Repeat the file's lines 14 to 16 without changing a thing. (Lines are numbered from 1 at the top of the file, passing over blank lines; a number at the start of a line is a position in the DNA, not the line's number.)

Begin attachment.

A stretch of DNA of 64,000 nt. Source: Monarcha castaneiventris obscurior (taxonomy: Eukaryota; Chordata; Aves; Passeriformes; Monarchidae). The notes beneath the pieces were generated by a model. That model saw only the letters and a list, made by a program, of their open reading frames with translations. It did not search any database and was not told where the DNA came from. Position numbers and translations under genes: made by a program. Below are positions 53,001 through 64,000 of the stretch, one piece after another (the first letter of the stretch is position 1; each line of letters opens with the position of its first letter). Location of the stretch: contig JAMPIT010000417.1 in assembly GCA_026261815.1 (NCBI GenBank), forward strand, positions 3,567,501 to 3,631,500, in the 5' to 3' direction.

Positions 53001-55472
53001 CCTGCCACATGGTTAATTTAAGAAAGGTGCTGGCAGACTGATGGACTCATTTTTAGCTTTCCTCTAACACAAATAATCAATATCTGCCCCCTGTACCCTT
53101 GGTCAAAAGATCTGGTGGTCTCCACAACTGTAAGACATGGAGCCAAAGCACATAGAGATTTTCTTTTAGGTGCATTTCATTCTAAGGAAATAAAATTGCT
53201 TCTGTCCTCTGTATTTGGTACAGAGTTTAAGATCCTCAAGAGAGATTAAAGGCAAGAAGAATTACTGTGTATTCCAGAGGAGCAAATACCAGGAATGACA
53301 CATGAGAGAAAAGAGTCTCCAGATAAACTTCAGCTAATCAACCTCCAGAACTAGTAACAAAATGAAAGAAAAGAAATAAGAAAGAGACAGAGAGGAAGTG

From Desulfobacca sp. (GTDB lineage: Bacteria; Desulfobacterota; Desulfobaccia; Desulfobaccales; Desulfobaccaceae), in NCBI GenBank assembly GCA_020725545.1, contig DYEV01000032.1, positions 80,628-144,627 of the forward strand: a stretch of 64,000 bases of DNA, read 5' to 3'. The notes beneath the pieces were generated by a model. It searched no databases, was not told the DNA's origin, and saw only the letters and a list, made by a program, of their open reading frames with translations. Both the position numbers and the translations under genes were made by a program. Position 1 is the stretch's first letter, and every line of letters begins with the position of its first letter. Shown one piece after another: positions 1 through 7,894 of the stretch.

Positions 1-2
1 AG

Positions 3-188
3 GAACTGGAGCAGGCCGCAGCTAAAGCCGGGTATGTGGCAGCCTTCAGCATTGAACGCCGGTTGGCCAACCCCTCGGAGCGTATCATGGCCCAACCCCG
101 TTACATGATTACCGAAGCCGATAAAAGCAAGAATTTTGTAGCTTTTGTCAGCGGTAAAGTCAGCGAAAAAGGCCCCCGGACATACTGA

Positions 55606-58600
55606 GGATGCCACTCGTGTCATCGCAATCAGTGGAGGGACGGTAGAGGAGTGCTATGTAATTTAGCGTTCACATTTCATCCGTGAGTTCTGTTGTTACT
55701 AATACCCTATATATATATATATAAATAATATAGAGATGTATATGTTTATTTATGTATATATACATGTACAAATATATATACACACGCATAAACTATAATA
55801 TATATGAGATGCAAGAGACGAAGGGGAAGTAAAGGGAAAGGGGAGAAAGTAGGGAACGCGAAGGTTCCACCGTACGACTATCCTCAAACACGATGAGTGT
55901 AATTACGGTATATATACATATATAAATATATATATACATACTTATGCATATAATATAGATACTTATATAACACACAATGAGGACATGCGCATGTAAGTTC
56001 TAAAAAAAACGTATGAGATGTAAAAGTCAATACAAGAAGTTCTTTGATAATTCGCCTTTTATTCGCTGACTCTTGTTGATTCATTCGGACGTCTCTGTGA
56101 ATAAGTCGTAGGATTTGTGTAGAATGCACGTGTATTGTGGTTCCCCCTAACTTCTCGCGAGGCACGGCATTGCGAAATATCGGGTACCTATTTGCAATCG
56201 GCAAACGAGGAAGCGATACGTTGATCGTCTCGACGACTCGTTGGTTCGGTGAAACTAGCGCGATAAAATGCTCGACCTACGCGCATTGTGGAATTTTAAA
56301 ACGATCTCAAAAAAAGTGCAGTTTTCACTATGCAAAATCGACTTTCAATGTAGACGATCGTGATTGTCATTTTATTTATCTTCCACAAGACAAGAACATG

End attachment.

55606 GGATGCCACTCGTGTCATCGCAATCAGTGGAGGGACGGTAGAGGAGTGCTATGTAATTTAGCGTTCACATTTCATCCGTGAGTTCTGTTGTTACT
55701 AATACCCTATATATATATATATAAATAATATAGAGATGTATATGTTTATTTATGTATATATACATGTACAAATATATATACACACGCATAAACTATAATA
55801 TATATGAGATGCAAGAGACGAAGGGGAAGTAAAGGGAAAGGGGAGAAAGTAGGGAACGCGAAGGTTCCACCGTACGACTATCCTCAAACACGATGAGTGT